14 a grievance should not be delayed or impeded by staff. The grievance process shall be as follows: 1. Talk to the youth to determine grievance. 2. Resolve the grievance, if possible, at the lowest appropriate staff level. If the grievance involves civil rights with the food program being involved, the grievance will be reported to the California Department of Education as well as the United States Department of Agriculture. Complaints from public against a Stanislaus County program, service, or activity involving discrimination on the basis of race, color, age, disability or national origin should be directed to the Stanislaus County ADA Tittle II/Civil Rights Title VI Coordinator located in the Clerk of the Board Office at (209) , fax (209) or htt:// In accordance with Federal civil rights law and U.S. Department of Agriculture (USDA) civil rights regulations and policies, the USDA, its Agencies, offices, and employees, and institutions participating in or administering USDA programs are prohibited from discriminating based on race, color, national origin, sex, religious creed, disability, age, political beliefs, or reprisal or retaliation for prior civil rights activity in any program or activity conducted or funded by USDA. Persons with disabilities who require alternative means of communication for program information (e.g. Braille, large print, audiotape, American Sign Language, etc.), should contact the Agency (State or local) where they applied for benefits. Individuals who are deaf, hard of hearing or have speech disabilities may contact USDA through the Federal Relay Service at (800) Additionally, program information may be made available in languages other than English. To file a program complaint of discrimination, complete the USDA Program Discrimination Complaint Form, (AD-3027) found online at: and at any USDA office, or write a letter addressed to USDA and provide in the letter all of the information requested in the form. To request a copy of the complaint form, call (866) Submit your completed form or letter to USDA by: (1) Mail: U.S. Department of Agriculture Office of the Assistant Secretary for Civil Rights 1400 Independence Avenue, SW Washington, D.C ; (2) Fax: (202) ; or (3) This institution is an equal opportunity provider. Review 14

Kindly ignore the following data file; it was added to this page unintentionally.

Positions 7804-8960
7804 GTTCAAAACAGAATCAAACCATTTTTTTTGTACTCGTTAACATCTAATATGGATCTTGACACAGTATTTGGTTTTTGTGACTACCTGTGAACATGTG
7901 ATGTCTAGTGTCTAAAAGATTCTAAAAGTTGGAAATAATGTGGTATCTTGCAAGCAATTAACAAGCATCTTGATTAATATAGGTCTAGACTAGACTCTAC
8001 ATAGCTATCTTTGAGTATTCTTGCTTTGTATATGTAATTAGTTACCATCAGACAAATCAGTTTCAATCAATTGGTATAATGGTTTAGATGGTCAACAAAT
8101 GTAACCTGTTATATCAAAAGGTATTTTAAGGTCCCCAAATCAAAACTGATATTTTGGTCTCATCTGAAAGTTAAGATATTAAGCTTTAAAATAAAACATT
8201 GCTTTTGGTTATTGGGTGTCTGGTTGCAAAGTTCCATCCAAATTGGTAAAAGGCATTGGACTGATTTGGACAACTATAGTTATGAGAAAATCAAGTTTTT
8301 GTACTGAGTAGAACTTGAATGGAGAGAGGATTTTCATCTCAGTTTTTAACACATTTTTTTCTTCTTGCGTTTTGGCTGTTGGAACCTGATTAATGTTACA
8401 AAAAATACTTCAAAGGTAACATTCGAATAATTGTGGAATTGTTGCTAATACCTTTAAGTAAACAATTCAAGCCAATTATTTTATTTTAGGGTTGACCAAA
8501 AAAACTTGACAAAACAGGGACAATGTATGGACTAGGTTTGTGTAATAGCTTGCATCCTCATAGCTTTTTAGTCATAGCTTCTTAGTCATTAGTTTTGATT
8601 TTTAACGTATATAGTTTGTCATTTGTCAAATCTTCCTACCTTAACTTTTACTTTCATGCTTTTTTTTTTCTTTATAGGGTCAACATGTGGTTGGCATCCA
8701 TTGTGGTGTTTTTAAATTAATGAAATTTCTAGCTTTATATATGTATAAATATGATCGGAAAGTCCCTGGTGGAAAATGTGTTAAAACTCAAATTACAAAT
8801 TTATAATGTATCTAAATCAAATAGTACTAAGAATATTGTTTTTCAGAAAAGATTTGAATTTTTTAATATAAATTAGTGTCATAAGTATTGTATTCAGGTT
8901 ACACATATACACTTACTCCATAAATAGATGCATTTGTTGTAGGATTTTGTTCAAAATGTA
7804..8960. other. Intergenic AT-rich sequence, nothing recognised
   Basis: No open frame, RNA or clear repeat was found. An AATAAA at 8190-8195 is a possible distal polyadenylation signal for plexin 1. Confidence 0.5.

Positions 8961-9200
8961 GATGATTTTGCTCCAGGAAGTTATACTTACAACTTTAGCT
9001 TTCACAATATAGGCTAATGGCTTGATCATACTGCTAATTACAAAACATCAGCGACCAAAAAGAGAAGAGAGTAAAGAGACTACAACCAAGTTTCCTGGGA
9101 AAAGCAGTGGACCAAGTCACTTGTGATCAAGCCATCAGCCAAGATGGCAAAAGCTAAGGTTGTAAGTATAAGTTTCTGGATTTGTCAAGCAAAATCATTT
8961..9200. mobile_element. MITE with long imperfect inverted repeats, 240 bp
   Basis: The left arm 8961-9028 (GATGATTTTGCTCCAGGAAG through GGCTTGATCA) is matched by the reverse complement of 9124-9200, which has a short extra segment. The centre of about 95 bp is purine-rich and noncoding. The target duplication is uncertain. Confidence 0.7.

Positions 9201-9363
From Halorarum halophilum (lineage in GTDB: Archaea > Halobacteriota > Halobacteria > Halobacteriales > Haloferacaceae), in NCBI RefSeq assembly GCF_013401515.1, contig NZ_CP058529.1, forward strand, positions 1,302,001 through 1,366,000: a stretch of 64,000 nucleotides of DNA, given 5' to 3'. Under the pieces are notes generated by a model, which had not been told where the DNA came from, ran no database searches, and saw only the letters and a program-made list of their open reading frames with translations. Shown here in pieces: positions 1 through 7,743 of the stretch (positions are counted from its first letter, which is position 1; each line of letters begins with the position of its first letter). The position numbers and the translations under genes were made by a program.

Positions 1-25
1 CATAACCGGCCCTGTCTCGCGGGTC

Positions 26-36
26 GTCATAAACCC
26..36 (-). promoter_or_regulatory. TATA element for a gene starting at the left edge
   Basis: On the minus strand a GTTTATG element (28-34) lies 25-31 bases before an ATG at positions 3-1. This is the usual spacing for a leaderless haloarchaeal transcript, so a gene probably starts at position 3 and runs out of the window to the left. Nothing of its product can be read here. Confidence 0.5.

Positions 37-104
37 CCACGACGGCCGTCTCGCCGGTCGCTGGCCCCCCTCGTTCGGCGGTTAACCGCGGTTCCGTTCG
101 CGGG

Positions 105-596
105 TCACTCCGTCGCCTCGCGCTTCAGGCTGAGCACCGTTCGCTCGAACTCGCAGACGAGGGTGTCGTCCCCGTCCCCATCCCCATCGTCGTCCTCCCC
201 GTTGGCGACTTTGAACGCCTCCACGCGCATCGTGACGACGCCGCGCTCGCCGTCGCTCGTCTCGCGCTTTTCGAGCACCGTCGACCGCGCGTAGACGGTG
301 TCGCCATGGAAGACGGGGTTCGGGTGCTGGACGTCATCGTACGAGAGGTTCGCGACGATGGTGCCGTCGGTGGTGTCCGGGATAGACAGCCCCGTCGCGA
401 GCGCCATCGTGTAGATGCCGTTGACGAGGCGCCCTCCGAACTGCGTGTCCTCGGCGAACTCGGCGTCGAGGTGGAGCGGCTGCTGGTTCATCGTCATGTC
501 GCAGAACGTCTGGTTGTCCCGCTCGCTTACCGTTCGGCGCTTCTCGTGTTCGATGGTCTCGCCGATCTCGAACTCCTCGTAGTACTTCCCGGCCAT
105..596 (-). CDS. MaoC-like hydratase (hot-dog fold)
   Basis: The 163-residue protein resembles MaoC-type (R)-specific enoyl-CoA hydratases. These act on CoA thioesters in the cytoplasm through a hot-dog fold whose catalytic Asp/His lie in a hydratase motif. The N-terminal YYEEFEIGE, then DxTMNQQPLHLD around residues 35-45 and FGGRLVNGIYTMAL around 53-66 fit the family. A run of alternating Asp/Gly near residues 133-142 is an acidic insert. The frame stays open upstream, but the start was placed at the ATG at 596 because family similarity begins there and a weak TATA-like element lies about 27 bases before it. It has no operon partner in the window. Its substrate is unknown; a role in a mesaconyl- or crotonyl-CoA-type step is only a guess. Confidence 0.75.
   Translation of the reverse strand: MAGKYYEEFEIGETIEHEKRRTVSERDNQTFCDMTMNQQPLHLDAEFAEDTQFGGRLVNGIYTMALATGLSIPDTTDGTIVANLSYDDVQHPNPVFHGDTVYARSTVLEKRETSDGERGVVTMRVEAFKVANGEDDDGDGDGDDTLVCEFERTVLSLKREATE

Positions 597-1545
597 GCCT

15 The facility should conduct a baseline assessment of nutrition and physical activity programs and policies, which is compiled by the chairmen of the Healthy Choices committee used to set priorities. The facility should repeat its nutrition and physical activity assessment as least every two years to determine compliance and progress toward implementation of the adopted school wellness policy and to set new priorities. As necessary, the wellness policy should be revised to address changes in state and federal law, as well as areas in need of improvement. Training The facility will provide appropriate and continuing professional development that is supportive of the adopted wellness policy to members of the Healthy Choices committee. The facility will also provide annual civil rights training to all of the staff. 15